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Subject:Grammar and the law From:BurkBrick -at- AOL -dot- COM Date:Fri, 20 May 1994 17:00:53 EDT
Joe Fockler related this anecdote about commas:
>Upon the death of a wealthy man, his will was probated.
>According to the will, the man's wealth was to be divided equally
>among "Mary, Bob and Jim." Due to the placement of the comma,
>Mary received 50% and Bob and Jim split the remaining 50%.
>Mary was considered one "element" and "Bob and Jim" were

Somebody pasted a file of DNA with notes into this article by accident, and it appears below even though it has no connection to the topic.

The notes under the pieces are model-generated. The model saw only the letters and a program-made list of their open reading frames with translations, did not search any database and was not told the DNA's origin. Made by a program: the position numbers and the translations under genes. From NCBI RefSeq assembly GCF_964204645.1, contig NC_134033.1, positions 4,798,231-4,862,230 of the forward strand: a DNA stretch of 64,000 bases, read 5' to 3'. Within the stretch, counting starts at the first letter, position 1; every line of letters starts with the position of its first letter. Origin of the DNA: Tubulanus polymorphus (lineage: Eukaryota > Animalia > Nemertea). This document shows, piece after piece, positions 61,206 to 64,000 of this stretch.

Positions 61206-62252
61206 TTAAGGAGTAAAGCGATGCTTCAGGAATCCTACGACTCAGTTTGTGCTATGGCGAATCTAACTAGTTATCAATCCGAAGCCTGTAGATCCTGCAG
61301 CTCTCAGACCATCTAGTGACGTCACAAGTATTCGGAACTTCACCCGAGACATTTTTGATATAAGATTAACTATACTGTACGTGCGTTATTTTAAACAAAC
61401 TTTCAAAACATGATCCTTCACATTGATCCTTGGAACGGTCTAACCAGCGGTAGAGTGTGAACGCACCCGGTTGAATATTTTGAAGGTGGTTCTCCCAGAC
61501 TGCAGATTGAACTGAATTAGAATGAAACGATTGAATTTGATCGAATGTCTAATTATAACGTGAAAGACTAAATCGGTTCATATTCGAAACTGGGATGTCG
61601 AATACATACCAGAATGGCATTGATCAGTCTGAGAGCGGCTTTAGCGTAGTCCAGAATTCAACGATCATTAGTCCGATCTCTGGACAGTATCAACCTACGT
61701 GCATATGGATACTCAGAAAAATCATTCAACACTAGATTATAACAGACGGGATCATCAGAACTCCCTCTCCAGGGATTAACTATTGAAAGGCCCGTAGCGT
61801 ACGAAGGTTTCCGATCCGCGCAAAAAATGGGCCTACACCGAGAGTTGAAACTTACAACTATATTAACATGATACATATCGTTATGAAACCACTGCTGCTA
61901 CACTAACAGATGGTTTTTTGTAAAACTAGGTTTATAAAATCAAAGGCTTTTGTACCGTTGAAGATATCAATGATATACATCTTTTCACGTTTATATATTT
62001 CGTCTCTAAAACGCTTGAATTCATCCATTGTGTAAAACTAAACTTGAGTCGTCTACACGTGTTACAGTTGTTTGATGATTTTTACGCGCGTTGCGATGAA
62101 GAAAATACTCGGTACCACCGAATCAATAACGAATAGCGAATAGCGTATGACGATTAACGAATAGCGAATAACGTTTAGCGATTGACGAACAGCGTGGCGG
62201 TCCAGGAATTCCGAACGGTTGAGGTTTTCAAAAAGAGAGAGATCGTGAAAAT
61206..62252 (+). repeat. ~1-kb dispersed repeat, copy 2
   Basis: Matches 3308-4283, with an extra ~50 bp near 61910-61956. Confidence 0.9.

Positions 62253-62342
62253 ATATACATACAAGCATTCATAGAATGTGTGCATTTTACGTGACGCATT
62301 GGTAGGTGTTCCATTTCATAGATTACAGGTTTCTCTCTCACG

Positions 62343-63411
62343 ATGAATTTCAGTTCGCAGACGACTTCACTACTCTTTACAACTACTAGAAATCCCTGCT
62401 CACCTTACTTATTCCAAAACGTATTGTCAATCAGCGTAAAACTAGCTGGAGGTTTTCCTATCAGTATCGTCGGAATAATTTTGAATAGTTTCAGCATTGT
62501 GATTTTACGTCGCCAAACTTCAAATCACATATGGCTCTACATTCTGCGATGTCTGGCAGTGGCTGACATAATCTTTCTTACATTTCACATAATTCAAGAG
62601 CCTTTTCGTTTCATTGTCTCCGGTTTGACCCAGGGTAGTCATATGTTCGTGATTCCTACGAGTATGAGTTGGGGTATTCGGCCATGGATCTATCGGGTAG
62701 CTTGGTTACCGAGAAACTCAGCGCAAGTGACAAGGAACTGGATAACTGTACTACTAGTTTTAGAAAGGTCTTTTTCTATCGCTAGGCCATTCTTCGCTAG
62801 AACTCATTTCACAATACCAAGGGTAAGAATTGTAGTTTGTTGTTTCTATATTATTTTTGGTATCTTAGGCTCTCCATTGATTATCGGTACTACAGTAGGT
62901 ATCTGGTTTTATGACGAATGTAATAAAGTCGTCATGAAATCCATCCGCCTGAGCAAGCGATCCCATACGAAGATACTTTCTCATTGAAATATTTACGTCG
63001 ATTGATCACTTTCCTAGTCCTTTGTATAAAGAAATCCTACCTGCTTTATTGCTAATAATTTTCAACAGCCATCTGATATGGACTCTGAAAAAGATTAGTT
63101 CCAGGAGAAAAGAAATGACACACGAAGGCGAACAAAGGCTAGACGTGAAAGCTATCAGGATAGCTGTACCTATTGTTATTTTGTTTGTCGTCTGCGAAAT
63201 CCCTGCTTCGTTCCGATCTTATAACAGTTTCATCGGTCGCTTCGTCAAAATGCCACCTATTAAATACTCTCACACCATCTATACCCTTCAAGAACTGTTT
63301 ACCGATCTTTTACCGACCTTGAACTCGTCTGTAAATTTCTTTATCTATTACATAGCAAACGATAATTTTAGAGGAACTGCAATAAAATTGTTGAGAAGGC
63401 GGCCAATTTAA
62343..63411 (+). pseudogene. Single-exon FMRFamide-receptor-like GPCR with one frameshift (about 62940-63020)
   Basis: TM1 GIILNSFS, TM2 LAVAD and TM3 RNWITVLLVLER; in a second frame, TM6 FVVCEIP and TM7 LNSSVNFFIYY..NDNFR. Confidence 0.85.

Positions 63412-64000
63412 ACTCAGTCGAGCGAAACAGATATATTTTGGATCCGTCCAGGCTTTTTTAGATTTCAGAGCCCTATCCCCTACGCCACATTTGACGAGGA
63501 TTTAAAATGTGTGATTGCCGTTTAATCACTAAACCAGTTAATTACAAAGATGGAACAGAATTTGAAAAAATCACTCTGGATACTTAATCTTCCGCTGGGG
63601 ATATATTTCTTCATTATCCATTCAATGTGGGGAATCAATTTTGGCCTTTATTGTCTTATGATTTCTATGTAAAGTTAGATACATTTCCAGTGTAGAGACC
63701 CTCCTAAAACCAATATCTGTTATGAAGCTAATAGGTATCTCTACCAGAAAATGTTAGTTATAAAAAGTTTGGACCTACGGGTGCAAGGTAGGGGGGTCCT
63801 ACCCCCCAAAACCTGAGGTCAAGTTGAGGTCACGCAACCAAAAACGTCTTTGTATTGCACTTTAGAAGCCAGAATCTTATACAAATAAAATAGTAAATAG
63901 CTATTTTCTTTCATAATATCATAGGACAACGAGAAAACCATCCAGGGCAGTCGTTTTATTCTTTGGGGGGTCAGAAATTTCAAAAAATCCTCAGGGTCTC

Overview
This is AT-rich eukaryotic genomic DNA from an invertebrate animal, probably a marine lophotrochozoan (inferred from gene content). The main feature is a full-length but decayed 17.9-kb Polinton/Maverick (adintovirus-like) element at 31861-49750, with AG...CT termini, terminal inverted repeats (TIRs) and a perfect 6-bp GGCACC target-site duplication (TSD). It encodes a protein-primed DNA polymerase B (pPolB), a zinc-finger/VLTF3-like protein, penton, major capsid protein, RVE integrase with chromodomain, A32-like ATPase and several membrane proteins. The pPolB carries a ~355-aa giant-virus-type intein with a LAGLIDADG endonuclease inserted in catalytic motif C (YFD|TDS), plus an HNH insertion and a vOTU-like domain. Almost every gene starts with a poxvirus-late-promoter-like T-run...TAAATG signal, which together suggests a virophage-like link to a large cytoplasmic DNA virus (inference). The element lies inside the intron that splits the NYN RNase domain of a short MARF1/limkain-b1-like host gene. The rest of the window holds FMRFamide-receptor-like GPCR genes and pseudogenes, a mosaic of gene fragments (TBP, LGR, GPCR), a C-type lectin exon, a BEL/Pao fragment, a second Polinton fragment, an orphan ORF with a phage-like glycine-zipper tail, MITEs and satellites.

>considered one "element."
I've often wondered about how nit-picky grammar points fare in court battles.
One of my clients uses a warning that states "This product may cause
electrocution" (or something of this nature). I change it to "This product
can . . ." because I don't like giving products permission to electrocute
people. However, since "may" is often used in place of "might" and "can,"
would courts forgive the use of the permissive? Is there some legal meaning
of "may" that I'm overlooking?
The moral of this story is "Get a good lawyer," or "when in doubt, use a
jfockler -at- iphase -dot- com